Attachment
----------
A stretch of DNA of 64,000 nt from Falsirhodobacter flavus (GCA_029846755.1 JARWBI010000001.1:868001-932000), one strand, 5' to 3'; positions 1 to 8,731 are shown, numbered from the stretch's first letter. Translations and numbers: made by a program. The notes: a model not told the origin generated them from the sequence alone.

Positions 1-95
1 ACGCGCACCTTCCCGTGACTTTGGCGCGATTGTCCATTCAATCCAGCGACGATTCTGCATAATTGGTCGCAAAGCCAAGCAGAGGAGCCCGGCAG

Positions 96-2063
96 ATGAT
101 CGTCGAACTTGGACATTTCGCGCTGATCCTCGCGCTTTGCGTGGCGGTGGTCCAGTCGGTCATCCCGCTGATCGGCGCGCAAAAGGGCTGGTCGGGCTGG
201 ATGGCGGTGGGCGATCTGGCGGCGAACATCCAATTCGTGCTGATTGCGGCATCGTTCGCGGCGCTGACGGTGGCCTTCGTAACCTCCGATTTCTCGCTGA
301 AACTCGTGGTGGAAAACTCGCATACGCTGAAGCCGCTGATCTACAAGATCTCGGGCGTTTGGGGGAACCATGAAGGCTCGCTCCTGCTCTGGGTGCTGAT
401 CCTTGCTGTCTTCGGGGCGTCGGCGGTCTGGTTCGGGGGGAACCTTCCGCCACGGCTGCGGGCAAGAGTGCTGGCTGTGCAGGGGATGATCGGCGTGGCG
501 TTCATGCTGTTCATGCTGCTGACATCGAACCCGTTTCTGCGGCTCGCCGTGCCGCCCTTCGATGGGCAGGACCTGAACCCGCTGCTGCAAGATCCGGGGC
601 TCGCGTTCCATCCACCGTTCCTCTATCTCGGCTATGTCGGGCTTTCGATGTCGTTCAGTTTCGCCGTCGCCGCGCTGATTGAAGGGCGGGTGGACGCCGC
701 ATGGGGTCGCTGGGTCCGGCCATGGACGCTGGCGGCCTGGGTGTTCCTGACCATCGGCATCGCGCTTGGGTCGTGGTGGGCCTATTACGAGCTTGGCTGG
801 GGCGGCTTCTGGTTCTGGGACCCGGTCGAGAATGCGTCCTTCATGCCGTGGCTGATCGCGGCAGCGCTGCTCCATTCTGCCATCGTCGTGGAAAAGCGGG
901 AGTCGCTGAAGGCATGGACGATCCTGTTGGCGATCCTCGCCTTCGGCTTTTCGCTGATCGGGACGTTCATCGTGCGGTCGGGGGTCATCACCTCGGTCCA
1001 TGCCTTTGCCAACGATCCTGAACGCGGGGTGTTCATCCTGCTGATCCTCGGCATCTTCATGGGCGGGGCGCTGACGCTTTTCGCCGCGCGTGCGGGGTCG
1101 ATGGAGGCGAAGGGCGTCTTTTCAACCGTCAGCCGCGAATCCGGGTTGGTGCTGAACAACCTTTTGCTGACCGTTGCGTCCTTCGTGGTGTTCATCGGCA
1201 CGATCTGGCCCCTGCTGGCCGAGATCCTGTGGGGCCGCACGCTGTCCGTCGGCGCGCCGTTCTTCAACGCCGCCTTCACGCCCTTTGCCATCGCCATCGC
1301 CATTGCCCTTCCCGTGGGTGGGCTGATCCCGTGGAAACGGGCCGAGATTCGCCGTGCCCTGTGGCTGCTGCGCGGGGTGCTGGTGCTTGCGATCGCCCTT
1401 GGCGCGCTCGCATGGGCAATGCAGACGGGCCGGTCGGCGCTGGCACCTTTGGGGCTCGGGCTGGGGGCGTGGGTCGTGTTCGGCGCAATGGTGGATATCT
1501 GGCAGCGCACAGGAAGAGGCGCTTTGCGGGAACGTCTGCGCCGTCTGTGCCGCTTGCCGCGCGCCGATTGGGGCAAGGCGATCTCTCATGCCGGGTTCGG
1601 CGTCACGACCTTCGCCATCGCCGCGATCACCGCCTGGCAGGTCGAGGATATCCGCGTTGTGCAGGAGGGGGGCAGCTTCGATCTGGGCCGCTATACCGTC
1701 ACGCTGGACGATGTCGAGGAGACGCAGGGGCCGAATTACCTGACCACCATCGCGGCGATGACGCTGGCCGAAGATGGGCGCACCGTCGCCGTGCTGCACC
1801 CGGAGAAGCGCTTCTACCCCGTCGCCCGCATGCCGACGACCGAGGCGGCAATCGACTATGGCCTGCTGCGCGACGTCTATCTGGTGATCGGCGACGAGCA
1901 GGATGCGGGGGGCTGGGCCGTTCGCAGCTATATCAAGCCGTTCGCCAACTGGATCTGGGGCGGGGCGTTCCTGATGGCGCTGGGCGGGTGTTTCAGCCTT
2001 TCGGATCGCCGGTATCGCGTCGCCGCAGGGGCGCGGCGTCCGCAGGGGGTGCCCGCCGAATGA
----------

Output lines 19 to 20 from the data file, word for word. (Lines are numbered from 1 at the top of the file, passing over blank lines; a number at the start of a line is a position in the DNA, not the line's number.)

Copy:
1401 GGCGCGCTCGCATGGGCAATGCAGACGGGCCGGTCGGCGCTGGCACCTTTGGGGCTCGGGCTGGGGGCGTGGGTCGTGTTCGGCGCAATGGTGGATATCT
1501 GGCAGCGCACAGGAAGAGGCGCTTTGCGGGAACGTCTGCGCCGTCTGTGCCGCTTGCCGCGCGCCGATTGGGGCAAGGCGATCTCTCATGCCGGGTTCGG